Association between place of delivery, assistance during delivery and fistula occurrence in Afghanistan

Samad, Nandeeta, Das, Pranta, Ahinkorah, Bright Opoku, Seidu, Abdul-Aziz, Mohammed, Aliu, Frimpong, James Boadu, and Mitra, Dipak Kumar (2022) Association between place of delivery, assistance during delivery and fistula occurrence in Afghanistan. International Health. (In Press)

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Abstract

Background: Obstetric fistula is one of themost serious and devastating childbirth-related injuries women suffer worldwide. This study investigated the association between delivery characteristics and the occurrence of obstetric fistula in Afghanistan.

Methods: The study analysed data from the 2015 Afghanistan Demographic and Health Survey. The association between place of delivery and assistance during delivery with experience of fistula symptoms was investigated by fitting two binary logistic regression models.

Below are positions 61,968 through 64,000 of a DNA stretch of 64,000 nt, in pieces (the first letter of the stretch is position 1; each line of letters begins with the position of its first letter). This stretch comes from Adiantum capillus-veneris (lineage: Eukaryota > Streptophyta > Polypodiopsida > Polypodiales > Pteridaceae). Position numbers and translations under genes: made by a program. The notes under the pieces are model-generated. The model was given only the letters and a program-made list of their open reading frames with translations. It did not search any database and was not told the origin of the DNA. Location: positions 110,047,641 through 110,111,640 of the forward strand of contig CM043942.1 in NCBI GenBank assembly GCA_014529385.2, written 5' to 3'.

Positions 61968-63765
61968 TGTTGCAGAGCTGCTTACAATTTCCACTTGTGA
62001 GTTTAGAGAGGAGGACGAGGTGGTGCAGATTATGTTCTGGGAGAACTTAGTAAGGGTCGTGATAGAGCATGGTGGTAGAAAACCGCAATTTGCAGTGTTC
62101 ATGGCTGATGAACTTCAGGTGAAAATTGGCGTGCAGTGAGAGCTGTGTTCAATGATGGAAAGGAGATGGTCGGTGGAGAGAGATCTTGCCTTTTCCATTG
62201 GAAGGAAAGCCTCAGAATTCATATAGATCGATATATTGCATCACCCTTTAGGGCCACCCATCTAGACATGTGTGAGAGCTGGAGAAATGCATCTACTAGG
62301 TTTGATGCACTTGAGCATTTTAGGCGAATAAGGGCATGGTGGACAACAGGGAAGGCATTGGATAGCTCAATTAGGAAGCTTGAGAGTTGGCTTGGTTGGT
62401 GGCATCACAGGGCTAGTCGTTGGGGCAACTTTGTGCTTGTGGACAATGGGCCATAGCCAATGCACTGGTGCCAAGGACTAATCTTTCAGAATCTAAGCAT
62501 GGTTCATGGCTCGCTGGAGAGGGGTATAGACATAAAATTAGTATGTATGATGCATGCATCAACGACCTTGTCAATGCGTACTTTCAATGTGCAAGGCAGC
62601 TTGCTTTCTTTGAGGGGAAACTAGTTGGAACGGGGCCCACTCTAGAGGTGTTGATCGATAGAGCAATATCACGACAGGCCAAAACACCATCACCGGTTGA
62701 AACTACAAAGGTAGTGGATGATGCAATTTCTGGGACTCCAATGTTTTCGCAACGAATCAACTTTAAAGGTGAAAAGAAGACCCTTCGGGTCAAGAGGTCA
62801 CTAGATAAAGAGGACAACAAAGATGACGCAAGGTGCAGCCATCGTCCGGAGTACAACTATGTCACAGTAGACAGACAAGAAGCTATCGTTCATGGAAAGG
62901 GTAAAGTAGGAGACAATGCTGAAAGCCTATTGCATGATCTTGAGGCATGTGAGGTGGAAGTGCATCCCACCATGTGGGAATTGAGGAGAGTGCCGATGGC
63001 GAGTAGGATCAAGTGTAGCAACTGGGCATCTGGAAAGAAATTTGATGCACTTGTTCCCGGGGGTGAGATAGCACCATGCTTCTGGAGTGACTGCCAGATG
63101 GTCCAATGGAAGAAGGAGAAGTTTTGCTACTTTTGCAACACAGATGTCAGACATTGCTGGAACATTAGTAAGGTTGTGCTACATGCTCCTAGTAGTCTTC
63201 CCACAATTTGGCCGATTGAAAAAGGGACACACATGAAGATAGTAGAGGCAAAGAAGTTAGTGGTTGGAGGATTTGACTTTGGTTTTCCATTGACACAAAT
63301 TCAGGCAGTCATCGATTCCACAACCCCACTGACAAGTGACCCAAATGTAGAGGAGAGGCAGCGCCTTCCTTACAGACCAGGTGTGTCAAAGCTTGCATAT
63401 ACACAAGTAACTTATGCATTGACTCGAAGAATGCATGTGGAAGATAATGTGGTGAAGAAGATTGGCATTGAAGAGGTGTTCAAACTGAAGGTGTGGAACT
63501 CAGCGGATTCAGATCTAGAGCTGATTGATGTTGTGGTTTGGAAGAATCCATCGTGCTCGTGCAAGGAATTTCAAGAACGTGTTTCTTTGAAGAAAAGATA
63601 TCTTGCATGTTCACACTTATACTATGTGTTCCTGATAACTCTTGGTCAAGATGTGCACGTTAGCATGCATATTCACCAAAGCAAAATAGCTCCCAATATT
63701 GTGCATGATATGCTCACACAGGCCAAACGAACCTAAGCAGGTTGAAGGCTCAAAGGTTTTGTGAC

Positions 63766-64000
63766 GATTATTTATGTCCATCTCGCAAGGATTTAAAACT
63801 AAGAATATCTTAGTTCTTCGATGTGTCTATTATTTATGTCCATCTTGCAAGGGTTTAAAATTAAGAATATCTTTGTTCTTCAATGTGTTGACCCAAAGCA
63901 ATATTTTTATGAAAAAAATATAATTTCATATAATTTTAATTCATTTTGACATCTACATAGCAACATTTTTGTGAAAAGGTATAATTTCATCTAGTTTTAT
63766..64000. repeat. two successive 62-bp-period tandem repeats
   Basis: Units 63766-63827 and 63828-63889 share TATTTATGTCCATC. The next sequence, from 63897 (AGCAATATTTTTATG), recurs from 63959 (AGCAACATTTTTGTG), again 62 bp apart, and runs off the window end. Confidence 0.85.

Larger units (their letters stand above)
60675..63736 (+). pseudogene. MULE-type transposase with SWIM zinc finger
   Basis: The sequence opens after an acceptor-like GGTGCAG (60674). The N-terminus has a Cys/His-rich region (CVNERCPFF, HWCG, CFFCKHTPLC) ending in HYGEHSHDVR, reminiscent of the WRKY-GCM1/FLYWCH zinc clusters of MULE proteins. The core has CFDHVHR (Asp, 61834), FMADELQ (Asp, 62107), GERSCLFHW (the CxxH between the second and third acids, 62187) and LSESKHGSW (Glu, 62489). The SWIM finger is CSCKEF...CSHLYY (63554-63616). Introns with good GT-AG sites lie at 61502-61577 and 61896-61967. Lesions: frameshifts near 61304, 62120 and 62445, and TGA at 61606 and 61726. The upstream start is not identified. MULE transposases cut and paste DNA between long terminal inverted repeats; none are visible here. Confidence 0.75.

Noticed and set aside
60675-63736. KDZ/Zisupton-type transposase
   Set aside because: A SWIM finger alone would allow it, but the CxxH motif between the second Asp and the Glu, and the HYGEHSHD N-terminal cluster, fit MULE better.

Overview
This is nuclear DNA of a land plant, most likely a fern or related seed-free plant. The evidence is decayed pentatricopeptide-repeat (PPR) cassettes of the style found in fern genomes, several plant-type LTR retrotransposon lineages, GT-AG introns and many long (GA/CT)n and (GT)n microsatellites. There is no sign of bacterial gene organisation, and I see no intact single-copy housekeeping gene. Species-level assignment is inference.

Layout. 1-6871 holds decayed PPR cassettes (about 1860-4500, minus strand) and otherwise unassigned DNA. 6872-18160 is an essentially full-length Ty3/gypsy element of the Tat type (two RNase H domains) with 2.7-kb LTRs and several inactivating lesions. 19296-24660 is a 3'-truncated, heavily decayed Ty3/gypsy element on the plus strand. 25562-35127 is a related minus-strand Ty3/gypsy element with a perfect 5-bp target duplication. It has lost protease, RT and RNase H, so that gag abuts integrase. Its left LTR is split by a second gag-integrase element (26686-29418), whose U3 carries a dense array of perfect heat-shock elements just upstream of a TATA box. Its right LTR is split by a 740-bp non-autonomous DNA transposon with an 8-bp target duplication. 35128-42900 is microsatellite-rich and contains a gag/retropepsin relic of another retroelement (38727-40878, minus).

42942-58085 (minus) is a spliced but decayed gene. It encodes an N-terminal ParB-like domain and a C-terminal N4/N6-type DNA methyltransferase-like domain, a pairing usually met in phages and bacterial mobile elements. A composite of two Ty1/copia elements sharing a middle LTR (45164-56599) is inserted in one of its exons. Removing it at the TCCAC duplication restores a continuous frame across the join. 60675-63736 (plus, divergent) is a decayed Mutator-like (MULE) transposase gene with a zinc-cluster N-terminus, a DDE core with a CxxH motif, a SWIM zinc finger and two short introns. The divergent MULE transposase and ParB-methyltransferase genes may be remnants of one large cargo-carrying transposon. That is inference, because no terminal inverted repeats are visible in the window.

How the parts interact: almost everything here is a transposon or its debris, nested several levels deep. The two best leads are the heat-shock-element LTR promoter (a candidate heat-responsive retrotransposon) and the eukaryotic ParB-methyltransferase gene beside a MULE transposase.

Results: Findings from this study revealed that 23.4% of the women surveyed ever heard about obstetric fistula and 3% reported symptoms of fistula. Women whose deliveries were assisted by traditional birth attendants were significantly more likely to experience fistula compared with those whose deliveries were assisted by doctors. Similarly, women whose deliveries were assisted by others were significantly more likely to experience fistula compared with women whose deliveries were assisted by doctors. Regarding place of delivery, women whose deliveries took place at a government hospital were less likely to experience fistula compared with those whose deliveries took place at home.

Conclusions: This study highlights the importance of skilled delivery in reducing the risk for obstetric fistula among women in Afghanistan. Therefore, it is important for the various stakeholders in Afghanistan's healthcare delivery system, including healthcare providers, local authorities and international non-governmental organisations, to collaborate and institute measures that will promote health facility deliveries and improve access to skilled delivery.

Item ID: 74240
Item Type: Article (Research - C1)
ISSN: 1876-3405
Keywords: Afghanistan, birth injuries, maternal health, obstetric fistula, women
Date Deposited: 18 May 2022 09:06
Downloads: Total: 97
Last 12 Months: 34
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